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So close it's not funny, this time CO detectors really saved lives.

GBartGBart Posts: 132Member
In Thornton, New Hampshire six people went to the hospital due to CO poisoning, they woke to the alarm and then......
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  • GBartGBart Posts: 132Member
    "Authorities said that at around 5 a.m. a resident awoke to the sound of the CO alarm, but was quickly overcome by the gas luckily several people were able to quickly call 911.

    A state trooper was the first on scene and found two victims right by the front door. The trooper acted quickly opening all the doors and windows to ventilate the home which had deadly levels of carbon monoxide."

    Two men, a woman and three children all within seconds of hearing the alarm start to go down, sounds like a catastrophic failure of some sort but I have not been able to find a follow up story as to the actual cause.

  • NY_RobNY_Rob Posts: 928Member
    Some more info on it here....
    http://www.wmur.com/article/multiple-patients-after-apparent-co-issue-in-thornton/19651248

    After residents were evacuated the FD found "pockets" of CO as high as 700ppm inside the home.
  • GBartGBart Posts: 132Member
    edited April 11
    Yeah, bear in mind those fire dept tests were done after the state police opened the doors and windows, and we don't know how long after, @700ppm you have headache, nausea, and dizziness after 45 minutes; collapse and unconsciousness after 1 hour of exposure, death within 2-3 hours.

    My guess is around the time they woke up from the alarm and tried to make the door they were in the 10,000ppm range which can give immediate unconsciousness and death within minutes.

    The trooper is actually very lucky, he could have gone down as well, it's happened.
  • captaincocaptainco Posts: 371Member
    Saved their lives but it would have been much better if it had gone off before they were exposed to life threatening levels. This time they just conscience enough to make a call. What if they went off before you got sick? Then you would be wasting a call to 911 or at least that was the reasoning for the higher levels of alarms today.
  • Jean-David BeyerJean-David Beyer Posts: 2,543Member
    When the power went off for 6 1/2 days after storm Sandy, my heat was off too. My house is quite well insulated, but the temperature got below 60F after a few days. I lit six or eight fat candles and closed the bedroom door. They actually raised the room temperature by about 2F after an hour or so, but my fancy Aeromedix COexperts CO detector went off from the candles at 10ppm.

    I did not know that candles produced significant levels of CO (CO2 I could expect). I do not suppose the gasoline powered generator from the house across the street generated enough CO to cross the street, infiltrate my house, and set off the detector. In any case, I blew out several of the candles and the CO detector quieted down.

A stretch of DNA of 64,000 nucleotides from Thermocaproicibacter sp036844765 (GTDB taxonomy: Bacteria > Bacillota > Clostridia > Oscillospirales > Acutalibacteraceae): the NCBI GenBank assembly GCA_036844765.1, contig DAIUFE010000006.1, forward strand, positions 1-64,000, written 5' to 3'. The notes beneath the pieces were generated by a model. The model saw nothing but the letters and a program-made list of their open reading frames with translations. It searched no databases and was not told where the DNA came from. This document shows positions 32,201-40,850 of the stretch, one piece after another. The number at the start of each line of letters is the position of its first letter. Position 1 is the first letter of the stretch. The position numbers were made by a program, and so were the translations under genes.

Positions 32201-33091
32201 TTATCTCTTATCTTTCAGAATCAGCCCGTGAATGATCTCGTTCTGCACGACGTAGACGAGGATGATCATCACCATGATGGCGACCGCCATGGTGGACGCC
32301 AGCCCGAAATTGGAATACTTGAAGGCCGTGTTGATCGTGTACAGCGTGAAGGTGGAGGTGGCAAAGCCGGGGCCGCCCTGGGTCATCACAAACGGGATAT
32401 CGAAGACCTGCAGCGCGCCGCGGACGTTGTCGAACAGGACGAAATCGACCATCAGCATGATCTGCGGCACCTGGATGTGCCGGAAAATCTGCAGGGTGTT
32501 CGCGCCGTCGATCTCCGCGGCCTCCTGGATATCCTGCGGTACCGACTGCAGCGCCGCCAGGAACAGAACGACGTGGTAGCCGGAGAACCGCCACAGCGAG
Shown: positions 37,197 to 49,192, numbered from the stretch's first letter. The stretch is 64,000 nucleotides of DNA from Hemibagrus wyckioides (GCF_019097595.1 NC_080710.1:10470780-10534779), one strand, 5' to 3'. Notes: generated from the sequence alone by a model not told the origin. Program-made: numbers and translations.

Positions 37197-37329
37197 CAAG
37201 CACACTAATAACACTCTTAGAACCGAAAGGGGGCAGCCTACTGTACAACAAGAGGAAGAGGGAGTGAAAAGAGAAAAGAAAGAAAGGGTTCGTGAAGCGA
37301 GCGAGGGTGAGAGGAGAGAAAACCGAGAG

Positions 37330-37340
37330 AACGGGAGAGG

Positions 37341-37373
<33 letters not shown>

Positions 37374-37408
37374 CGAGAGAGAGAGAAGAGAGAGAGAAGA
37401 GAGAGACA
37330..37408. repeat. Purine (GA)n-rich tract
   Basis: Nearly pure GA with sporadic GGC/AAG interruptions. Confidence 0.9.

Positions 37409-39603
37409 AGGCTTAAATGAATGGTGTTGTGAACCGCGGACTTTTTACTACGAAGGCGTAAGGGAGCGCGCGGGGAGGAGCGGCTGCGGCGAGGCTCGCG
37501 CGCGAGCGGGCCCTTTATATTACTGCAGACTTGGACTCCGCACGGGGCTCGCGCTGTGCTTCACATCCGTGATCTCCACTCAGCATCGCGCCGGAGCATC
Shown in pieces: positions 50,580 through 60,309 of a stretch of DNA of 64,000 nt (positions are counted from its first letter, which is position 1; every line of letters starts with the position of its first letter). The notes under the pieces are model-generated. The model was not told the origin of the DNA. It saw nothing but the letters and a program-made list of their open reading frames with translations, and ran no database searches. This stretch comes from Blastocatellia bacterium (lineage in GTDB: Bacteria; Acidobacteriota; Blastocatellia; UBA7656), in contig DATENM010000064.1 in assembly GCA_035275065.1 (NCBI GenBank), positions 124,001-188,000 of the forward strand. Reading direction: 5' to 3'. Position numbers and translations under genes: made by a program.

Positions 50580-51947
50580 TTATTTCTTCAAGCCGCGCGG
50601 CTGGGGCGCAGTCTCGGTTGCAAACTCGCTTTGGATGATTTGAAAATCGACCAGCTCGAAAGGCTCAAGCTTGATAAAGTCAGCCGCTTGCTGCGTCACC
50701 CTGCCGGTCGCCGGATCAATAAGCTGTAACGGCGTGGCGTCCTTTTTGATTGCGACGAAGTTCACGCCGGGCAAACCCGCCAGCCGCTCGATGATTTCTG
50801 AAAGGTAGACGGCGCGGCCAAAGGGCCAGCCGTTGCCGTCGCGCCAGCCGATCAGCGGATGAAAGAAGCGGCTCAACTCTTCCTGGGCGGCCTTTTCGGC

• GBartGBart Posts: 132Member
    edited April 12
    Most CO detectors are cumulative, they can go off after long periods of low levels or a sudden spike, without an accurate digital read out that displays current levels you really have no idea what you have going on.

    That's why when we respond to most alarms we find nothing.

    Anything that has a yellow flame like a candle generally has high CO, not always but usually, especially LP or NG and all of our fuel burners should have a suspended flame that touches nothing.
  • captaincocaptainco Posts: 371Member
    Not true. UL testing does not allow Alarms to go off below 30 ppm whatsoever or at that levels for at least 30 days continuous.

    Also high spikes are tested and will fail UL testing.

    Digitals can't read until they hit 30 ppm which is also stupid. CO between 5 ppm and 30 ppm can have major affects on the young and the old, persons with heart problems or respiratory problems.

    Only First Alert with the biometric (spelling) is cumulative but still restricted to the levels above.

    When I investigate CO issues my concern is not what is in the air when get there other than personal safety, but eliminating all the sources that could have produced it intermittently and make sure there aren't any. Too many are concerned what is there at the moment versus what might have been there before the place was ventilated versus what could have caused it.
  • Mad DogMad Dog Posts: 3,427Member
    Captain CO has spoken! Mad Dog
    To learn more about this professional, click here to visit their ad in Find A Contractor.
  • GBartGBart Posts: 132Member
    edited April 13
    WRONGO

    CO detectors are cumulative.

    In fact CO IS a cumulative poison.

    When I say detectors I refer to battery powered cheapos, they are cumulative and will go off after long periods of low exposure, professional hard wired alarms especially with a digital read out are not cumulative but you need to check the product info to be absolutely sure. Typically they will list it as a purge and reset model. They purge themselves of acquired low levels of CO and begin again at 0ppm.
  • SuperTechSuperTech Posts: 345Member
    I always encourage my customers to have several low level CO detectors installed. Powered with battery backup is preferred. And I try to remind them to replace detectors when they get older.

    CO safety is my number one priority when I service a heating system. I try to learn everything I can to make the systems safe.
  • captaincocaptainco Posts: 371Member
    Not sure what you mean by cumulative? If there is 30 ppm in a room for 1 hour or 12 hours the highest the alarm will register is 30 ppm.

    If a person is in a room at 30 ppm for 1 hour or 12 hours the most they have in their blood is 30 ppm. The damage over time is cumulative but only at the maximum levels they are exposed.
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